Sep 5 2010

San Francisco Chronicle column: nutrition advice to doctors

This month’s San Francisco Chronicle column evolved in answer to a question from a former colleague at the UCSF School of Medicine.

Q: What do you think doctors should be telling patients about how best to care for themselves and their families, nutritionally?

A: I had my chance when, long ago, I ran a nutrition education program for medical and other health professions students and practitioners at UCSF.

Then, as now, it was obvious that just about every patient who landed in the hospital needed nutrition intervention. Practically everyone who visited the outpatient clinic either wanted or needed nutrition advice.

Then, as now, few doctors were taught anything about nutrition, let alone the details of what they needed to know to help patients address dietary concerns.

In today’s health care environment, even doctors with advanced nutrition training do not have time to use it. Blame this on how our health care system systematically rewards doctors for treatment of disease, not its prevention.

What doctors need to tell patients about nutrition depends on who the patients are. If people are sick, doctors need to talk to them about how dietary changes and improvements will help them recover and prevent further illness.

But I’m guessing that your question refers to healthy patients who want to stay that way. With these people, what doctors do and say can have profound effects. Doctors are authority figures and their advice is taken seriously.

As a standard part of patient care, doctors routinely ask about drugs, cigarettes and alcohol. Even if they only have a minute, adding one more question about diet can do much good. If nothing else, it conveys that diet matters to health.

Given the reality of time constraints, my wish list for what to do next is necessarily short.

Tell patients that healthy eating simply means three things: variety, minimal processing and moderation.

Variety means choosing many different kinds of foods from the various food groups: meat, dairy, fruits, vegetables, grains. It counts because foods vary in nutrient content. Varying foods within and among food groups takes care of needs for nutrients without having to think about them. People who consume adequate amounts of varied diets rarely exhibit nutrient deficiencies. It’s the most restrictive diets that are likely to be deficient in one or another nutrient.

Minimal processing means that the foods should be as close as possible to how they came from the animal or plant. The greater the level of processing, the less the foods resemble their origins, the less nutritious they may be, and the more salt, sugar and calories get added to disguise the changes.

Minimal processing excludes foods high in salt and sugars and low in fiber, as well as sugary sodas and juice drinks, those popularly known as junk foods.

My definition of minimal processing is only slightly facetious: Don’t eat anything with more than five ingredients or an ingredient you can’t pronounce.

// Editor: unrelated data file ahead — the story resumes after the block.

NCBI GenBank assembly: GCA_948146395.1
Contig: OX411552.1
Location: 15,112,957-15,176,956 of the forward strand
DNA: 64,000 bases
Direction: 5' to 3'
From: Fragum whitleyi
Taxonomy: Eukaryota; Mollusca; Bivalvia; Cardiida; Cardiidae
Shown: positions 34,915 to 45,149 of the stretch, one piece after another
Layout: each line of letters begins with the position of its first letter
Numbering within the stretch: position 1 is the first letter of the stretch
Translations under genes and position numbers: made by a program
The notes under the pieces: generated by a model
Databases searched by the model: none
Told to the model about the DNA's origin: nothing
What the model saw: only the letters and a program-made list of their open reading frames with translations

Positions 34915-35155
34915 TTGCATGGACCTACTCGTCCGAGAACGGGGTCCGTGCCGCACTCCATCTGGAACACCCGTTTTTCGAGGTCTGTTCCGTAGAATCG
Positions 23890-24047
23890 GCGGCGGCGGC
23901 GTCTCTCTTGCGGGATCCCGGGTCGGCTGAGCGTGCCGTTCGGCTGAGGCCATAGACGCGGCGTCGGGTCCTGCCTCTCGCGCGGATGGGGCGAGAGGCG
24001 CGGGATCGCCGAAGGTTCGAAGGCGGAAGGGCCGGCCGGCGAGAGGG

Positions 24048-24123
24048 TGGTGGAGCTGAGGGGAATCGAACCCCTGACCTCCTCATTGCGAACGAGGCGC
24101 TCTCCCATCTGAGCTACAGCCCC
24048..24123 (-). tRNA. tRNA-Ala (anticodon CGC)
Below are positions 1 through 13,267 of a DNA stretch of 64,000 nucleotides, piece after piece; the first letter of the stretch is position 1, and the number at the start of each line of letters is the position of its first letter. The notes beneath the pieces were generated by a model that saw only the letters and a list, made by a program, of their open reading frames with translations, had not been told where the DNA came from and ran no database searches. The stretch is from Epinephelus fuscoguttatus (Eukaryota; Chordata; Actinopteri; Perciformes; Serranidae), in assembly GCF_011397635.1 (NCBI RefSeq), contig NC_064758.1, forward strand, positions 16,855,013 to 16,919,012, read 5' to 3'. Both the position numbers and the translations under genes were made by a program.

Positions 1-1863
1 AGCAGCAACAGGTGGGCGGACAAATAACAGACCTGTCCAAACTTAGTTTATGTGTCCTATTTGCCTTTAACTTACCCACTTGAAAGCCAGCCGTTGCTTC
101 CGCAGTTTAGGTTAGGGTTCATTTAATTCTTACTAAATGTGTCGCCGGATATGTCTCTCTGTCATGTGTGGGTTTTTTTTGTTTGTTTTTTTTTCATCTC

Moderation is about balancing calorie intake with expenditure and maintaining a healthy weight through food choices and physical activity.

These are general principles. Beyond them, nutrition advice must be personalized to the particular individual or family. To do that quickly:

  • Ask patients what they and their children eat. You can start with a waiting-room questionnaire that probes typical intake of foods and supplements.
  • Screen the responses for variety, minimal processing, moderation and excessive or unusual supplement use. Note whether body weights are within healthy ranges.
  • Reassure patients whose diets are varied, minimally balanced and moderate that they are doing wonderful things for their health and should keep doing what they are doing.
  • Refer observations that need further discussion to a nutritionist.

Doctors: You don’t have to do it all. Making it clear that diet matters is often enough to encourage patients to make better dietary choices. Use the services of a nutritionist. Nutritionists are professionally trained to answer patients’ questions about diet and health and to counsel them on dietary interventions.

Patients (meaning everybody): Tell your doctors that you want their advice about diet and health and expect them to know something about it.

Aug 28 2009

Antibiotics in farm animals: the fight is on

I served as a member of the Pew Commission on Industrial Farm Animal Production which issued its final report in April 2008.  Our most important recommendation: reduce the widespread use of antibiotics as growth promoters and as a routine method of preventing infections.  Why?  Because of increasing evidence of human resistance to the kinds of antibiotics used in farm animal production and to related antibiotics.

You think everyone involved in production of farm animals understands the dangers of continued overuse of these drugs?¬† Not a chance.¬† A coalition of 20 meat producing groups has asked Congress not to restrict their use of antibiotics.¬† The American Meat Institute has issued a statement condemning our report.¬† The American Veterinary Medical Association (AVMA) has done even more.¬† It just issued its own report taking on the Pew Commission’s antibiotic recommendations.¬† Why the ferocity and why now?¬† Congress has submitted a bill – the Preservation of Antibiotics for Medical Treatment Act of 2009 (PAMTA) – that would restrict use of several antibiotics in farm animal production.

Ralph Loglisci, who was the Pew Commission’s communication director, has an excellent blog post dealing with the AVMA statement.¬† If you want to understand what all this is about, take a look at it.

While these debates continue, antibiotic-resistant bacteria are increasingly turning up in our food supply.  Tell your representatives to support PAMTA!